or do you just go to sleep

Alan Perry

 

Altar Calls

My church emailed me to say 
services will resume next week
by reservation only.
A call-ahead option is not available,
parties of more than four are frowned upon.
For forty minutes now, I’ve been on hold 
on the “Reservation Hotline,” having memorized 
“Ave Maria” and The Singing Nun’s greatest hits.
Think I’ll ask for a quiet corner pew 
near stained-glass windows, so I can watch 
colors change as the sun sets.
I know it’s a limited menu 
of breads and wine, but I admit
I’m only going for the salvation.

Grant Hackett

 

can you recall the first poem to see you

why is a luna moth in eclipse
beyond my grasp

how did the smell of rain arrive on earth

John Yohe

 

Mrs. White

Sometimes in summer she sunbathed in the backyard in a bikini and the boy would look through the spruce between their houses. Mr. White sold real estate, his friendly face on yard signs all over town. The boy didn't know what she did, but she always wore business suits with smooth dark legs and never smiled. At night they fought, yelling at each other to shut up just like his parents.

When the boy was fifteen, Mr. White asked him to feed their cats while they went on vacation. The first night he walked around their house looking at the museum-like rooms, everything immaculate, except their bed, on which lay a pair of bunched up thigh-high stockings, like the women in his father’s magazines wore. 

It seemed then—and it still seems now—that she left them out on purpose and he held them to his face, inhaling and rubbing them against his lips.

R. Mac Jones

 

Tears with Enough Mass Simply Break Free of the Eye

In the space station,
we do not fall asleep,
we do not fall in love,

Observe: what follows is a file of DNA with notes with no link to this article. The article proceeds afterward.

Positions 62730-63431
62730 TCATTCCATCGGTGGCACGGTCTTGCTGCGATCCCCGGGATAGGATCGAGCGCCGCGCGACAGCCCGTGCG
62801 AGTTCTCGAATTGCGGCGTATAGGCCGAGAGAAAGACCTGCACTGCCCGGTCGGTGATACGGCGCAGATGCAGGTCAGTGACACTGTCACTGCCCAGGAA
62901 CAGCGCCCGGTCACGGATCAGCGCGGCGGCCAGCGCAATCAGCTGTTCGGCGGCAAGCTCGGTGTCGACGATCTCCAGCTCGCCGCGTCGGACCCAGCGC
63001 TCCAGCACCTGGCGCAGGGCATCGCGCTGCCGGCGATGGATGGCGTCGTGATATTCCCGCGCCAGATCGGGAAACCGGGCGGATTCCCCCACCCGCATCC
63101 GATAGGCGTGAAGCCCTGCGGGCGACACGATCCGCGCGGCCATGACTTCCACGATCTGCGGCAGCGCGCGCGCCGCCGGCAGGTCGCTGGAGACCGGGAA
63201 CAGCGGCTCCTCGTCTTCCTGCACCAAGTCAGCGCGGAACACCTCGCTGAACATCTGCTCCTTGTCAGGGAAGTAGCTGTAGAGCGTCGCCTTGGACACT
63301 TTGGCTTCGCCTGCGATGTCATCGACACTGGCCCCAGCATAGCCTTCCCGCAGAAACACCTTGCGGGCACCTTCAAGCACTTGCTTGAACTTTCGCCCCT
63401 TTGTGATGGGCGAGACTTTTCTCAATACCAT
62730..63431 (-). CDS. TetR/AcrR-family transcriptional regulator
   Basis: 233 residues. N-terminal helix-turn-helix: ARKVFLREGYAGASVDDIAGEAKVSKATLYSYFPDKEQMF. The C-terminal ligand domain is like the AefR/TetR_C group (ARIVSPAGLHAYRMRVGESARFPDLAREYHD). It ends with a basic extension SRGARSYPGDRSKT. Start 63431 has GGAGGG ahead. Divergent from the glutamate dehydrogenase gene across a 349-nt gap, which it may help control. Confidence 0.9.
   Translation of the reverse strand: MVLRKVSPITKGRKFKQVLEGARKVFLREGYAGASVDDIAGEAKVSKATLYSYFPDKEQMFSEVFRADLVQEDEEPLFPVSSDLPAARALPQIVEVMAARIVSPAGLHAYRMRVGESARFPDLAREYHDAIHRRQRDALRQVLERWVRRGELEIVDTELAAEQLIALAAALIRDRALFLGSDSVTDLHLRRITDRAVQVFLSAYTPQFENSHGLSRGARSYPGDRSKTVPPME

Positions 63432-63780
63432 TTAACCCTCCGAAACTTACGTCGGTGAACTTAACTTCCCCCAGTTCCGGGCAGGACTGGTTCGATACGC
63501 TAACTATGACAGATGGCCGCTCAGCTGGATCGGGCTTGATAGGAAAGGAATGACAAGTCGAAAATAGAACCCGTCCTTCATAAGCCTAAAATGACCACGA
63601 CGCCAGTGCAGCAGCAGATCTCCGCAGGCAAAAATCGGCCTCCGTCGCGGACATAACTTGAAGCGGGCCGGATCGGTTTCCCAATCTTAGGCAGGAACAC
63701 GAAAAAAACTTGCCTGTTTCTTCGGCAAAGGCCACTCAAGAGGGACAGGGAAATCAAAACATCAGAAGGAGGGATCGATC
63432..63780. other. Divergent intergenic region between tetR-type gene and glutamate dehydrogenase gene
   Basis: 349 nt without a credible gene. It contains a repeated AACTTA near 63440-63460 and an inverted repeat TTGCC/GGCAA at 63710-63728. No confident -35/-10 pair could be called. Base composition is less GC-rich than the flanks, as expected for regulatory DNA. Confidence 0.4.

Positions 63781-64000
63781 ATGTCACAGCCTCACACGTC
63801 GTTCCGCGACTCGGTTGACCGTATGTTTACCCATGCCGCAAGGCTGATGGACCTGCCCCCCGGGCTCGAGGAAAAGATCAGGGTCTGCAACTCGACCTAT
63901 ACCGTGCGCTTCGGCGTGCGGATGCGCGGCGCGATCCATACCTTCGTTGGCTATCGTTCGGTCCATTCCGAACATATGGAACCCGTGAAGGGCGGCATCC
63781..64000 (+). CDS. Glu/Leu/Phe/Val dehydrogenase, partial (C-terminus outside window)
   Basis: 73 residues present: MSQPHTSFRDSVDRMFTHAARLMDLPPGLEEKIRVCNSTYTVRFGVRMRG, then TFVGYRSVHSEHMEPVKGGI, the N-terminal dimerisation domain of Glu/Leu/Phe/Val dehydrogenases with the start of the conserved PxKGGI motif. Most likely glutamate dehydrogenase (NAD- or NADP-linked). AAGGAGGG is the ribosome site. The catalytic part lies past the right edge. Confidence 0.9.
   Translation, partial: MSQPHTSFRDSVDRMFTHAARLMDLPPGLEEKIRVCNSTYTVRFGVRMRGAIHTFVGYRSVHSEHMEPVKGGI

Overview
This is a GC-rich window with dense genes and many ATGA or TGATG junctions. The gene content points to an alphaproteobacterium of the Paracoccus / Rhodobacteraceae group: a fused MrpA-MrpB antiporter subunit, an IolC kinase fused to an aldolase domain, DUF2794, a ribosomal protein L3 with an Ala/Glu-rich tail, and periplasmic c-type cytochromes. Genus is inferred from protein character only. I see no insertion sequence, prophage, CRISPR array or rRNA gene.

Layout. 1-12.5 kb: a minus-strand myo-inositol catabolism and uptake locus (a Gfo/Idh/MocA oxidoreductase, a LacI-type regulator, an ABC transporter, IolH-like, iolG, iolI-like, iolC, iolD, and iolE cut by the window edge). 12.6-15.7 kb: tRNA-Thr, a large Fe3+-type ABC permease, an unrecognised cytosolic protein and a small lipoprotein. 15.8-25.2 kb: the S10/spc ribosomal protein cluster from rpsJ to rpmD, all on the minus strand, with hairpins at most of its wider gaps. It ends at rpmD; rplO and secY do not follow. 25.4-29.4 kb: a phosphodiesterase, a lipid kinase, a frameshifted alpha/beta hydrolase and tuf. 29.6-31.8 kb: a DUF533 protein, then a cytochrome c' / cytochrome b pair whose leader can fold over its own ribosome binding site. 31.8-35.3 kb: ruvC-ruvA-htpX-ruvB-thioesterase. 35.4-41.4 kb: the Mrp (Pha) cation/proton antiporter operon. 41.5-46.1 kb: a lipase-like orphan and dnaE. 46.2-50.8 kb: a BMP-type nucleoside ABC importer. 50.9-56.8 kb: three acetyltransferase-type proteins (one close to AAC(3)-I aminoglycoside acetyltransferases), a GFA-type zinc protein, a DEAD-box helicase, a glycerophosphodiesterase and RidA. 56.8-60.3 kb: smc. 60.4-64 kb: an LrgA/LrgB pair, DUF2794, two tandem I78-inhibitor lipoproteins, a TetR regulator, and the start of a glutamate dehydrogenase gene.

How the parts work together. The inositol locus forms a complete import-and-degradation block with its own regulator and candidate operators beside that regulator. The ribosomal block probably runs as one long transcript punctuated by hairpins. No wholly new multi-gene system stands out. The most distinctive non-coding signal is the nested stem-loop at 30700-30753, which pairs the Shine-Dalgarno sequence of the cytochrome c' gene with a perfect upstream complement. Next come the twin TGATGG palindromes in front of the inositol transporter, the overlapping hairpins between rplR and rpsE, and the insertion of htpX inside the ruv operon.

we do not fall for anything.
Instead,

we drift to sleep,
maybe drift in love,
and drift for anything
we’ve forgotten
to tie down.

Contributors

 

141

Steve Black has been writing Japanese-inspired minimalist poetry for the last few years and has been published in various journals. Can be found in more recent times sweeping various roads in the Thames Valley (UK).​

Paul Dickey won the $5,000 2015 Master Poet award from the Nebraska Arts Council. His first full-length poetry manuscript They Say This is How Death Came Into the World was published by Mayapple Press in January, 2011. A second book, Wires Over the Homeplace, was published by Pinyon Publishing in October 2013.

 

Jay Friedenberg is President of the Haiku Society of America and served for two years as Associate Editor of the organization's journal Frogpond. He has won multiple U.S. and international contests.

Grant Hackett writes one-line poems, indexes books, and currently lives in Yellow Springs, Ohio. Some his work can be found at is/let and in the archives of Roadrunner Haiku Journal.​

Josh Jacobs lives outside Boston. Recent work has appeared in the Jewish Literary Journal.

R. Mac Jones' work has recently appeared or is forthcoming in Liminality, Eye to the Telescope, Dreams and Nightmares, and elsewhere.

Katie Kemple’s work has appeared in the anthology Oh One Arrow from Flim Forum Press, and recently on The Collidescope, The Racket, The Sock Drawer, The Dewdrop, Tiny Seed Literary Journal, and Harbinger Asylum.